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70% of BAME pharmacists in the UK have had no risk assessment for COVID-19

Published on 26/06/20 at 11:11am
Photo by Lewis Clarke

More than two thirds of black, Asian and minority ethnic pharmacists have not had any workplace risk assessments for COVID-19, according to a recent study.

The Royal Pharmaceutical Society (RPS) and the UK Blacks Pharmacists Association (UKBPA) surveyed 380 hospital and community based pharmacists with 236 being from a BAME background. Of those, 70%, or 166 pharmacists, had not been approached by their employer to have a risk assessment.

The research also found that 78% of black pharmacists and pharmacy students felt they were at risk of COVID-19 and wanted their employers to make changes to their workplaces.

Sandra Gidley, the President of the RPS, said: “Those at high risk can be supported to reduce the risk of COVID-19 transmission, while still providing a vital service to the NHS and the public. Lessons are to be learned from this pandemic, especially with the risk of a second wave, and we now need action so our workforce is protected.”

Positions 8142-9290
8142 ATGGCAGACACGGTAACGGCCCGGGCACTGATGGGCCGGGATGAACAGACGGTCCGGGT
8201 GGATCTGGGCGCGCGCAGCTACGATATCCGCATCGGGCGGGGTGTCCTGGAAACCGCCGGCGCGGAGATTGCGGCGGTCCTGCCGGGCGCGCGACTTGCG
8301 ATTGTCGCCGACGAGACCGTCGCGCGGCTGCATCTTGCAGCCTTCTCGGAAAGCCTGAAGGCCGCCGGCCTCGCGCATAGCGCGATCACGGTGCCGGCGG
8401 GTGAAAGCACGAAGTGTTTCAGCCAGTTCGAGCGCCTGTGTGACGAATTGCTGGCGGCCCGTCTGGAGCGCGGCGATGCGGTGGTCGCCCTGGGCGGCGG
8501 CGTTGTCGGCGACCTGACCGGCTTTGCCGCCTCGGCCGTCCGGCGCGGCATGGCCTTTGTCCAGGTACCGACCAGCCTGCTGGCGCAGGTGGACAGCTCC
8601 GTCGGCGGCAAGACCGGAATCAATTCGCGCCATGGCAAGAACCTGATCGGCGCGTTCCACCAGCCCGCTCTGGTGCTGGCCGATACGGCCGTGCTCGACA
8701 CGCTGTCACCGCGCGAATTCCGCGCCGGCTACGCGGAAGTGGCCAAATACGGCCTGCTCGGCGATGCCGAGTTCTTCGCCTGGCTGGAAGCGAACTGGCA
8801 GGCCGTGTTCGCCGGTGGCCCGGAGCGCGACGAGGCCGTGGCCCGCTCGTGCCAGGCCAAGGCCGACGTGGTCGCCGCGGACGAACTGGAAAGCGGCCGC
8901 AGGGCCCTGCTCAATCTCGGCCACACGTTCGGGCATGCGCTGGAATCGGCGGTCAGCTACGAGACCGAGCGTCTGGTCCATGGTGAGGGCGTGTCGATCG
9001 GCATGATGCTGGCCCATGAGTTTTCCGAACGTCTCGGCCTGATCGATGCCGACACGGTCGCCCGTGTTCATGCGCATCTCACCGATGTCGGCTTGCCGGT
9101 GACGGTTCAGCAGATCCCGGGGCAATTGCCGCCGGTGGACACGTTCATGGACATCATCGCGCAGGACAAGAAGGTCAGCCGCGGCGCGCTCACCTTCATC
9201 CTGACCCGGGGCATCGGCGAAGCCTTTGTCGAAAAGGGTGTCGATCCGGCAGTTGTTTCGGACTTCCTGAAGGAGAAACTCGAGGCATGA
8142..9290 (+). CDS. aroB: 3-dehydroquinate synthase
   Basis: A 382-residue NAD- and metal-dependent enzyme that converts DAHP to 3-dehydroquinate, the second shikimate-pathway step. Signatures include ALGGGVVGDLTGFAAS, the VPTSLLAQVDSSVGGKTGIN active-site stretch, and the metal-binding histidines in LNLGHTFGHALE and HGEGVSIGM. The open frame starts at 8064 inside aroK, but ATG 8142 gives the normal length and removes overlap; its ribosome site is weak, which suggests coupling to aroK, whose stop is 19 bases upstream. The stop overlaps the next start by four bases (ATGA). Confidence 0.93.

Both RPS and the UKBPA have called for mandatory risk assessments for BAME staff and they have written to the government asking for better support for BAME pharmacists. Ely Gomez Campos, the UKBPA President, said pharmacists need to feel safe at work: “This is the time to look after each other and to look after everyone. Our profession must rise to the challenge and respond to a call to risk assess pharmacy staff. In a month's time, the survey results must be very different from what we see today.”

In April, NHS England, Scotland, Wales and Northen Ireland issued guidance which stated that ethnic healthcare workers should be risk assessed for the virus, as Public Health England concluded that people from BAME backgrounds were disproportionately dying from the virus. Research from the Institute for Fiscal Studies estimates that deaths of black Africans from the virus are 3.7 times higher than might be expected by geography and age, the risk for Pakistanis is 2.9 times higher while for black Caribbean people it is 1.8 times higher.

NHS England’s letter to hospitals and pharmacies on 24 June, said that all employers need to make significant progress in carrying out risk assessments over the next month. It has also asked organisations to publish information on the number of staff that have already been risk assessed, including the number for BAME staff, and are urging employers to make clear what mitigation strategies are in place in settings where infection rates are the highest.

Conor Kavanagh

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